For more than 80 years Ross Carter’s family has been making and selling Christmas plum puddings. But the 2021 batch was almost brought undone by a lack of one simple but crucial item – cloth.
Dr Carter had already survived several COVID-induced shortages, but he relies on an international supplier for the material used to wrap Ray’s Traditional Home Made Plum Puddings, the desserts his family has made in Melbourne for generations.
Ross Carter at his happiest on the floor with his family as they gather every year to make Ray’s Traditional Home Made Plum Puddings.Credit:Meredith O’Shea
While he buys almost everything locally, there are a few items that aren’t made in Australia: “99.8 percent of our product is grown in Australia, it was that last 2 per cent that was causing me issues, about 10 cents worth of the total product was putting me out of business.”
There was also a 12-week wait for bicarb soda, and even the clips used to seal the pudding bags were difficult to get.
“I had about five critical moments,” said Dr Carter, who is also a veterinarian.
The business starts the process of making the puddings in October, but the material they wrap them in didn’t arrive until December 10, when the order Dr Carter made in February finally arrived. Since then it’s been all systems go.
“We are really lucky to still be in business,” he said.
Ross Carter and son Duncan pick and gather cloth to tie the pudding. Ross has been tying puddings for more than 50 years and Duncan is following in his footsteps.Credit:Meredith O’Shea
Dr Carter’s family have been making and selling Christmas plum puddings since the 1930s.
His grandparents started the tradition by selling the puddings at their cake shop in Moonee Ponds. In 2021, the recipe remains largely unchanged.
Two thirds of the company’s staff are family members, and Dr Carter’s son is the fourth-generation to work with the yearly plum pudding operation, now based in Essendon North.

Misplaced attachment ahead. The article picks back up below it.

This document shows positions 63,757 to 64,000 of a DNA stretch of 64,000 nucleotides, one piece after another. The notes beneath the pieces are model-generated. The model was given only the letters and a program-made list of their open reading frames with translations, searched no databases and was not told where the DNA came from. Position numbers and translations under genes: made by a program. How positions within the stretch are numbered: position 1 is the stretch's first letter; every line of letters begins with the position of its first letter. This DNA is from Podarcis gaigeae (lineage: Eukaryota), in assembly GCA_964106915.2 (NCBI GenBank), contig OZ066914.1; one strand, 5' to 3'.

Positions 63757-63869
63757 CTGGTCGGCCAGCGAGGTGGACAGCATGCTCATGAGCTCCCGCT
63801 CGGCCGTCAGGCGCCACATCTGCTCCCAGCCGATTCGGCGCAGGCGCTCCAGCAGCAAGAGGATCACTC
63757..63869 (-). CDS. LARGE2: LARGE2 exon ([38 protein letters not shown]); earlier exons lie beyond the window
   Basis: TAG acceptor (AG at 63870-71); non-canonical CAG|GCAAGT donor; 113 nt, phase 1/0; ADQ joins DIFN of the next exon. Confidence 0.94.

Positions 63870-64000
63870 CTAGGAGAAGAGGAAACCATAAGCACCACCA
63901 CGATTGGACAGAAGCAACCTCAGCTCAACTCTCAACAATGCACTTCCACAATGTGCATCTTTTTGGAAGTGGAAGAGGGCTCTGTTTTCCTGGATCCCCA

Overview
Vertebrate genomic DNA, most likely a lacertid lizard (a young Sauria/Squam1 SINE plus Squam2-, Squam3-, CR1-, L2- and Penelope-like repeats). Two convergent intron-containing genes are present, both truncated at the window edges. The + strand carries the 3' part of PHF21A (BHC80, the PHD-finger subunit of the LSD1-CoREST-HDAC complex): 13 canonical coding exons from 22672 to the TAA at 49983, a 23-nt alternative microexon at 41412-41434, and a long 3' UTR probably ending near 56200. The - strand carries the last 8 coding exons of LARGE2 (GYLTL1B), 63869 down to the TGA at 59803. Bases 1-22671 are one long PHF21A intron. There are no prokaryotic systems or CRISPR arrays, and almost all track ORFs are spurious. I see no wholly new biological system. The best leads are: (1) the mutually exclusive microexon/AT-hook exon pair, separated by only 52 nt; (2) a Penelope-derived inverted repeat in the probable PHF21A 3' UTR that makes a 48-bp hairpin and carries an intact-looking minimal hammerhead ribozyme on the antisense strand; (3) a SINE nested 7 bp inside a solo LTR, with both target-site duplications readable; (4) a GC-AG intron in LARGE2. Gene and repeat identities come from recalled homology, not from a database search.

The team of family and lifelong friends at Ray’s Traditional Home Made Plum Pudding factory in Essendon North. Credit:Meredith O’Shea
“We don’t know any different, this is just what you do in our family at this stage,” he said.
The puddings are still made by hand – except for one machine in the factory used for mixing shortening and sugar.
They start the lengthy pudding-making process by mixing all the dry ingredients, including the flour and fruit, then adding water and vinegar, and mixing again by hand.
The mixture then gets tied in a cloth and weighed before it is boiled for between two and five hours, depending on the size of the pudding.
Fifth-generation Talia, 6, enjoys her Ray’s Traditional Home Made Plum Pudding at a family gathering. Credit:Meredith O’Shea
“You then have to dry the cloth a little bit so that you can pack it without problems,” Dr Carter said. “Then seal in a plastic bag to keep the freshness, cool it down overnight and the next day, and then it is ready to pack and go out to the shops.”
He said the secret to a perfect pudding is using the freshest and best ingredients: “I have a bit of an advantage over people’s mum and dad making pudding at home because I have access to the top quality fruit from Mildura.”
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